Art is a lie which makes us realize the truth. Picasso
I have quite a few fictional friends, probably more than are actually alive. They offer me the pleasure of their company. They engage me in conversation, pose questions, pass along ideas worthy of consideration, and point the way out of the mundane dilemmas that unsettle my days. It is a treat to know them. They don't shout or insult me and from time to time they are a source of those truths that do not, as so many have said before, appear in any source other than literature. Who could ask for more of any friend, fictional or otherwise?
While the personal relationships we form with our fictional friends can be a genuine pleasure, they can also complicate the lives of authors as well as readers. This point is discussed by Alexander McCall Smith in a delightful article in the April 4th issue of The Wall Street Journal. McCall is the author of more than sixty books, mostly mysteries, including the popular “No. 1 Ladies’ Detective Agency” series, now showing on HBO.
Smith recounts the following tale about one of his heroines called Isabel Dalhousie, a woman in her early 40s who has a boyfriend 14 years younger. As he was signing a copy of one of the books from this series a woman approached him and said: “…this relationship between Isabel and Jamie, the younger man, was not a good idea at all.”
Smith replied: “Why shouldn’t they be together?” The answer came quickly. "Because it’s not going to go anywhere.” “But I thought it was going rather well,” Smith protested. Again my reader lost no time in replying. “No, it isn’t she said emphatically.”
From other similar incidents and criticisms, Smith concludes “that the world of fiction and the world of real flesh-and blood people are not quite as separate as one might imagine. Writing is a moral act: What you write has a real effect on others, often to a rather surprising extent.”
His point is not only that readers experience fictional characters and incidents as real but in addition that it has serious implications for how characters are depicted in novels. He says it can be inhibiting for an author if he or she knows that what happens in fiction is going to be taken so seriously.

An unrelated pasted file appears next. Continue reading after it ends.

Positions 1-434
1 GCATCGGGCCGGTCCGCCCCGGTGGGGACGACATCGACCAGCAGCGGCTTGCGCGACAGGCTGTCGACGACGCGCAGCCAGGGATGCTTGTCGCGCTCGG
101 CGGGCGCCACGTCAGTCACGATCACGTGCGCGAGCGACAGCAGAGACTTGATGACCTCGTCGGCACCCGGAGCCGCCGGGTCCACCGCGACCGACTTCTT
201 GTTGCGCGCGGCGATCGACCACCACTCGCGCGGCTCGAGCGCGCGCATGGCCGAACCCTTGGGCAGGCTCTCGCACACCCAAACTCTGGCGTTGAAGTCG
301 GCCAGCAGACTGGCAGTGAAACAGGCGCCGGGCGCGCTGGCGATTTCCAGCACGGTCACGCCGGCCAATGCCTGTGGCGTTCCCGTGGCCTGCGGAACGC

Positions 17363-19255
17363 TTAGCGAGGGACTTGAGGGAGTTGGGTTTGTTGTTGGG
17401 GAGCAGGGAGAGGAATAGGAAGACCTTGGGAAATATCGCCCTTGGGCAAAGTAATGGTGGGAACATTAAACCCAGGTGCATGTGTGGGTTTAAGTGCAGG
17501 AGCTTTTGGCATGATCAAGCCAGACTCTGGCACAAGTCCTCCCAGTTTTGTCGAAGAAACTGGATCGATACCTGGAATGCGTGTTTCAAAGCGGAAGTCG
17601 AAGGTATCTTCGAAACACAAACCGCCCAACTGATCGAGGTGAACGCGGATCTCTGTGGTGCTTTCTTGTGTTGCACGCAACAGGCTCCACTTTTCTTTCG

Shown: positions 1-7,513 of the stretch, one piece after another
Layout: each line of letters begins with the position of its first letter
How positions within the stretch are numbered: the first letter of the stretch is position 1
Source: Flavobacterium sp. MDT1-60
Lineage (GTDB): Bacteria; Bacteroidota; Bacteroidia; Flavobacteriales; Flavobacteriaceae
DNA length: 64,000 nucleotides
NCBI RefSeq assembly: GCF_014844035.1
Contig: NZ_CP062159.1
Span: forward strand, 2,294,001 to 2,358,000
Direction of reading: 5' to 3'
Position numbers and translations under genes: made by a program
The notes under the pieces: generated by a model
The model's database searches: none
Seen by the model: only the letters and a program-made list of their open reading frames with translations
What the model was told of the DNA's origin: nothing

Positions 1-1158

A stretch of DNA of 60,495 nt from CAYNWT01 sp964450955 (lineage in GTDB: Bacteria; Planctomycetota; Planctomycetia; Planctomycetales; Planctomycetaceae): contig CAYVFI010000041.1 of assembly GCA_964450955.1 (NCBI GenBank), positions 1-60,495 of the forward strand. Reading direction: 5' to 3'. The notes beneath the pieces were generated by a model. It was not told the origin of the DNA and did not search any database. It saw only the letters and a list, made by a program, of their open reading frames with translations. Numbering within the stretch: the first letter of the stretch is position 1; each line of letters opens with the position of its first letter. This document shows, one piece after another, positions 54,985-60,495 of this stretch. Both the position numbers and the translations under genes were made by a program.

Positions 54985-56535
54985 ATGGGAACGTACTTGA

In this respect, a novel is no different than a film or television show that depicts cruel and extreme acts of violence. Many object to these presentations because they are repugnant and also because they can trigger similar acts in some viewers. The impact of media violence is a widely discussed issue, but it is rarely associated with depictions of similar events in novels.
A novel is not just a story. Readers often experience what happens to characters on the page as real. We develop fictional friends, we are sad when they experience an unfortunate event, elated when they overcome an obstacle, and when a character in a mystery commits a gruesome murder we are distressed and even more so if the act goes unpunished. Unless, as Smith notes, they are someone like Tom Ripley in the Patricia Highsmith novels, who we may be rather pleased if he goes unpunished. Why is that?
Smith answers: “Perhaps we merely want his story to continue because we are enjoying it so much. If Ripley had been arrested, or disposed of by somebody he had crossed, then that would have been the end of the series, and that would have been a disappointment.”
“Stories have an effect in this world. They are part of our moral conversation as a society. They weigh in; they change the world because they become part of our cultural history. There never was an Anna Karenina or a Madam Bovary…but what happened to these characters has become part of the historical experience of women.” And I should add, men too.
Smith confesses that when he viewed a pilot scene in the HBO series on “The No. 1 Ladies’ Detective Agency,” he found himself “weeping copiously, right there on the set. I felt rather embarrassed—it was only a story, after all.” The director, Anthony Minghella put his hand on Smith’s shoulder and said “that was exactly what he had done over that particular scene.”